Insurance companies keep finding new ways to make us pay. Now some are giving you an incentive to let them hook up a spy-device to your car. They obviously are going to charge you more if you drive more miles. But some monitor how often and for how long, you exceed 80 mph. They can even monitor how aggressively you drive including how fast you take corners and brake to a stop. When they get more sophisticated, I can see them determining your location by GPS to see if you are exceeding the posted speed limits. State Farm says that people who have signed up for their program get
about 10 percent off their bill. My question is: Can this data be used against you in an accident? If they monitor your speed and turning data, can’t this be used against you? The airbag computers already store some incriminating evidence of what was going on just before they deploy and
the courts are having to sort out when this data can be used. Is it worth 10 percent to give up your pr

... read more

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30-How Much is a Brake Job?

How long is a stick? That really is how ambiguous that question is! There are no legal definitions of a 'brake job'. So anyone that uses that term can define it any way they want. Professional automotive organizations such as the ASCCAwww.ascca.com have been working for years to develop legal definitions. You see there are numerous factors that come into play when working on the brakes of a modern automobile. Without a thorough brake inspection there is no way anyone is going to tell you what your car needs unless they already know your car, its condition, mileage, and how you drive it. The better question might be, 'I want my car to stop like itdid when it was new. What needs to be done to get to that condition?' After all, isn't that what you want? A car that stops? A set of brake pads or shoes can be replaced on your car or truck. But it may not stop any better than it did before. In some shops (especially thos ... read more

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29-Fall is the Time for Car Care

As autumn comes we should focus some of our Fall thoughts on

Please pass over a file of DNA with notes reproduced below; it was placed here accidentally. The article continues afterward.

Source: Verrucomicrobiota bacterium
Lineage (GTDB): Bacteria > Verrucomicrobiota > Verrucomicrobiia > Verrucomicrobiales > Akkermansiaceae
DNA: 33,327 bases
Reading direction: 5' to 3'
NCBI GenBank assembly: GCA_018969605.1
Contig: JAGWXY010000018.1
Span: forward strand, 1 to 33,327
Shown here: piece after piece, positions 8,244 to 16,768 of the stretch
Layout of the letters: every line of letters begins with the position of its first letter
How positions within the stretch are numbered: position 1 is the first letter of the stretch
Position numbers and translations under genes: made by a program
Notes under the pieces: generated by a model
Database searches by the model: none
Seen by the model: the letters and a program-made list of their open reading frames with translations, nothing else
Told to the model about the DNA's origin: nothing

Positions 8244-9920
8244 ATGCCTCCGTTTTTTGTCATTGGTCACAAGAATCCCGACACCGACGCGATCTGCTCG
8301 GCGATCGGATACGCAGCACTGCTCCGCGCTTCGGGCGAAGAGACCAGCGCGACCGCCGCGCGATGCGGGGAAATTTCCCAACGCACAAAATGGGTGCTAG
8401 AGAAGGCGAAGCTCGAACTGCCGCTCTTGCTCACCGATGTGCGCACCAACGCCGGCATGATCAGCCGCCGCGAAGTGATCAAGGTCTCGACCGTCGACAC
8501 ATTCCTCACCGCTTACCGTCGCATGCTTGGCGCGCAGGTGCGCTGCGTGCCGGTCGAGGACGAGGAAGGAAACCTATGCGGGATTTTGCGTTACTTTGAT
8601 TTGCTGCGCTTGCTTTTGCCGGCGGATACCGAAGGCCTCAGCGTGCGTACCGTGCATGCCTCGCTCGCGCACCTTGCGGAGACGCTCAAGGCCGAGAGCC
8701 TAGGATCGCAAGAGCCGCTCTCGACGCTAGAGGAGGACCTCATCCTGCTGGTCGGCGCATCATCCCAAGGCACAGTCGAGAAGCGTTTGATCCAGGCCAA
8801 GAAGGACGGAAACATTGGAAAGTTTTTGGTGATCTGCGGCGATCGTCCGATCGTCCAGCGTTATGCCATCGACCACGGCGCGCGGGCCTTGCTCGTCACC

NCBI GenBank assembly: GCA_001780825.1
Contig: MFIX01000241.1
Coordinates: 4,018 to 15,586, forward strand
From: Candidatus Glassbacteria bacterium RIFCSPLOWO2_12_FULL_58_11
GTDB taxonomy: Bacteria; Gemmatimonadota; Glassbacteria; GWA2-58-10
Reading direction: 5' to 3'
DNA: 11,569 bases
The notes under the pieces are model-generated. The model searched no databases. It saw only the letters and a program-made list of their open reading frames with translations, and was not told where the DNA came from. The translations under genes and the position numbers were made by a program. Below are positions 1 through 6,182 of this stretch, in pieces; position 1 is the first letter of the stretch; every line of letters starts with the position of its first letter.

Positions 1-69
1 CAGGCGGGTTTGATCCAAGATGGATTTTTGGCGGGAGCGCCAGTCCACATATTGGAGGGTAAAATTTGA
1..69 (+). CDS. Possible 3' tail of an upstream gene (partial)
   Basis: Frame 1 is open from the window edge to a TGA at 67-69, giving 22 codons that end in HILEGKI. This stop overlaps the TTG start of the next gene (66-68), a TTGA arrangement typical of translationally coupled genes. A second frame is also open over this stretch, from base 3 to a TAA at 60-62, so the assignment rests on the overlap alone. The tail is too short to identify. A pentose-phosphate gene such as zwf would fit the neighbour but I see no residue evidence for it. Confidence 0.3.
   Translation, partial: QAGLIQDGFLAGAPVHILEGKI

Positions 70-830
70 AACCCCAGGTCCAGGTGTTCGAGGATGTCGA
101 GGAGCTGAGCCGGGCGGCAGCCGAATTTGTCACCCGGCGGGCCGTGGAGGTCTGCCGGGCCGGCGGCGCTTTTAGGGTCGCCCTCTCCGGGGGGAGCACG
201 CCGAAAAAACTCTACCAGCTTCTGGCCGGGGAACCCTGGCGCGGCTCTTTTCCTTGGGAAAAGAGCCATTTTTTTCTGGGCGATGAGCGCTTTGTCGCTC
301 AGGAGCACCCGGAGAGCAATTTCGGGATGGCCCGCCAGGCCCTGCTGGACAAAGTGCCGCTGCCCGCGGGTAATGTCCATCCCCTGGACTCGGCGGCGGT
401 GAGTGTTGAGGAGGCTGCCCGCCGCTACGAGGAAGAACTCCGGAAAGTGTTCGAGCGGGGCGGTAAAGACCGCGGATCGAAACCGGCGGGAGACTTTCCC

the weather that is about to visit us.Typically October brings a change of the seasons-virtually always rain,and in some areas snow and ice. This means that drivers should pay extra attention to the parts of the car that are affected by changes in conditions. Things such as wiper blades, coolant/antifreeze, heater and defrost operation, and perhaps tire-tread depth and rubber conditions, should be inspected before the winter is upon us. Any or all of these parts or systems can wreak havoc on yourwallet or your family’s safety if they fail at the wrong time. Believe it or not, as the operator of a motor vehicle, it is possible to almost ensure that your safety and well-being are guaranteed with proactive maintenance. By simply having the various systems and parts of your vehicle inspected proactively, you are helping to keep repairs as well as the chance of an accident to a minimum. A lot of folks balk
... read more

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28- How often should I have the A/C charged in my car?

The short answer is: when the vent air goes from feeling cold to feeling cool. Often times in moderate climates, such as we have in the Bay Area, one can go for several months without using the air conditioning in the car. Meaning, if there is a problem at the end of summer or fall, we may not notice it until the first warm day of spring, when we turn it on for the first time of the year and not too much happens. The air conditioning system in a car is a closed loop system filled with Freon. The Freon is pumped throughout the car’s a/c system of various pipes, hoses, condensers, and various other devices at high pressures. Over time some of the seals and hoses may develop small leaks. If enough Freon leaks out, the system will not be as efficient at cooling or it may stop working altogether. Unless you develop a large leak or blow a hose out altogether, the first notice you will get is the feeling that it’s just not as cold as it used to be. Now this can happen for a s ... read more

27- Hats Off To Valvoline

Recently, Valvoline Oil Company came out with a blend of partially remanufactured motor oil. They have been promoting it and have even used it in one of their NASCARS; and, sure enough, they’ve even won a race or two while using it. So what is remanufactured motor oil and what’s the big deal? Remanufactured oil is used motor oil that has been essentially re-refined and is every bit as good as virgin motor oil. Valvoline is the first major oil company to successfully market a re-refined oil product. Even though the product named Nexgen, is a partial blend of virgin oil and remanufactured oil, it has been proven that we don’t need to rely on our ever decreasing petroleum supplies to get a highly regarded first rate motor oil. If every motor oil producer could make a similar product, the world could save millions of gallons of crude oil per year. Sturken Automotive is proud to say that we hav ... read more